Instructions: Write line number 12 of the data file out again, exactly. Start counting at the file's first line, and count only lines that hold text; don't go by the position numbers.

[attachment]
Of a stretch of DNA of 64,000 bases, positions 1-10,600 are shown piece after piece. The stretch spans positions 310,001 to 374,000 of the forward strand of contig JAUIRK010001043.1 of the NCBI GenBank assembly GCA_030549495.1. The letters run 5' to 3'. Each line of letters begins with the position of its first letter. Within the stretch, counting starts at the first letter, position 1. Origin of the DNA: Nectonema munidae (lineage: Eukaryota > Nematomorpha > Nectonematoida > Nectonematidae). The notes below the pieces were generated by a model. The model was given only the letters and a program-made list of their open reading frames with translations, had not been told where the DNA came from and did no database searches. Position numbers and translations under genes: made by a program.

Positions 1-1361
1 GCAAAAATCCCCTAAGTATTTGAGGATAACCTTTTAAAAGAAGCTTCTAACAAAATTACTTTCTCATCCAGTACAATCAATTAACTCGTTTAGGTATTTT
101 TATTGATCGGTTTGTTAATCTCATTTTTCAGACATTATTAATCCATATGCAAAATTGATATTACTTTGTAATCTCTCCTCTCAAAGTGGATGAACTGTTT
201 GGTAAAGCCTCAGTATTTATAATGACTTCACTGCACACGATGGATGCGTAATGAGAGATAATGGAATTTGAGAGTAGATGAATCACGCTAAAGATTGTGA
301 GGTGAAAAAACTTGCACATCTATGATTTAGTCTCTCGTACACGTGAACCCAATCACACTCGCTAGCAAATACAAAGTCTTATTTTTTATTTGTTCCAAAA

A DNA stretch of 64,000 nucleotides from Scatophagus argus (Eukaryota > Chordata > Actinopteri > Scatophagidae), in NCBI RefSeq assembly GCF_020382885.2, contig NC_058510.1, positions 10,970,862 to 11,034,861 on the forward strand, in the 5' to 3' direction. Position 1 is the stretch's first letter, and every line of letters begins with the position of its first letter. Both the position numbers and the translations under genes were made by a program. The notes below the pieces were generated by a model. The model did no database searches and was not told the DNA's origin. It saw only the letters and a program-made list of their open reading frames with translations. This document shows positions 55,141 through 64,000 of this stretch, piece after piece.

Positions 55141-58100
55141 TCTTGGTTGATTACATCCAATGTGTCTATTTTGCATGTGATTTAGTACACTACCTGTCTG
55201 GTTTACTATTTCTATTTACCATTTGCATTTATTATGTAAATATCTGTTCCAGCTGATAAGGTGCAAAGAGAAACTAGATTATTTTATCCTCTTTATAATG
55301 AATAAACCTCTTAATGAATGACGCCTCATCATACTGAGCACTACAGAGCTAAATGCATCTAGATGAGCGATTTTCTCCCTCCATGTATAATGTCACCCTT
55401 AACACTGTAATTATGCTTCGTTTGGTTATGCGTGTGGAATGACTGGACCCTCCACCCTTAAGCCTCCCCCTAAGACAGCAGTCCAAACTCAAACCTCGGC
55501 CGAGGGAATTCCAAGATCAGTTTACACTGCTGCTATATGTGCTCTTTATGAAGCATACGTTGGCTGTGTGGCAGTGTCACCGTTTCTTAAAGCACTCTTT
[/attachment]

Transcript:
55401 AACACTGTAATTATGCTTCGTTTGGTTATGCGTGTGGAATGACTGGACCCTCCACCCTTAAGCCTCCCCCTAAGACAGCAGTCCAAACTCAAACCTCGGC